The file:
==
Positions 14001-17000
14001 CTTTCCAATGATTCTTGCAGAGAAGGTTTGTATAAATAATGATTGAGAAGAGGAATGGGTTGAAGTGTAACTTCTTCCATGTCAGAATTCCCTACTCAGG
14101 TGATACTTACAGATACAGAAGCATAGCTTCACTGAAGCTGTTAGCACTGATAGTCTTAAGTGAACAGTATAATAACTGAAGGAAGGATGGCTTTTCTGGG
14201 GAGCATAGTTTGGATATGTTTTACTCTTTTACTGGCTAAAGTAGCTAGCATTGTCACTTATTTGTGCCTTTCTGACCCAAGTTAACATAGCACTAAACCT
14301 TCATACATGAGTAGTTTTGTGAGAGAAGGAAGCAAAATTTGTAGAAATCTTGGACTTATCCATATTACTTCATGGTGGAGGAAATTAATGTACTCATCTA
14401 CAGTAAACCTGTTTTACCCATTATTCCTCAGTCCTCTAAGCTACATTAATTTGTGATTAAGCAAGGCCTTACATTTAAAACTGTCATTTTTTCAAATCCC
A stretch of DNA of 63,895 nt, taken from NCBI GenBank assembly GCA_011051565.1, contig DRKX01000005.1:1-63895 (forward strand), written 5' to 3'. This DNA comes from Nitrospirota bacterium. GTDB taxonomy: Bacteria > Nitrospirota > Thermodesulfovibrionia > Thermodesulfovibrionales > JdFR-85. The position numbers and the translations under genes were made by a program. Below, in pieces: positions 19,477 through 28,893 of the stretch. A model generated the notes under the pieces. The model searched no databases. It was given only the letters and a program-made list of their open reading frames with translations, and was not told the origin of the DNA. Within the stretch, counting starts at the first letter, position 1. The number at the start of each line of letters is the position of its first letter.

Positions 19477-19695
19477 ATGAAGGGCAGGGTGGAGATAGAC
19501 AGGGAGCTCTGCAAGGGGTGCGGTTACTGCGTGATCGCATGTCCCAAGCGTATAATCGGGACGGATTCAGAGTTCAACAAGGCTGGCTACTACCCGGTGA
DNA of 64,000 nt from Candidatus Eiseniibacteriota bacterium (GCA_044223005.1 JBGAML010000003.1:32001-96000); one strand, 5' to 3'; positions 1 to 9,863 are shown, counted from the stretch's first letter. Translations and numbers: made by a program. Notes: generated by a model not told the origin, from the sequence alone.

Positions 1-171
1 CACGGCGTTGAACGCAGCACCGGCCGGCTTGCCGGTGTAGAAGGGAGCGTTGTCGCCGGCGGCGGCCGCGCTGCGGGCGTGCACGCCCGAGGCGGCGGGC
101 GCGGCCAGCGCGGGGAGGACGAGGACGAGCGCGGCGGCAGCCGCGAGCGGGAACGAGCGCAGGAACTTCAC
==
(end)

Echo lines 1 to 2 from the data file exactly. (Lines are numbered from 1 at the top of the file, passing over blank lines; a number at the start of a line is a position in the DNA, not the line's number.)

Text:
Positions 14001-17000
14001 CTTTCCAATGATTCTTGCAGAGAAGGTTTGTATAAATAATGATTGAGAAGAGGAATGGGTTGAAGTGTAACTTCTTCCATGTCAGAATTCCCTACTCAGG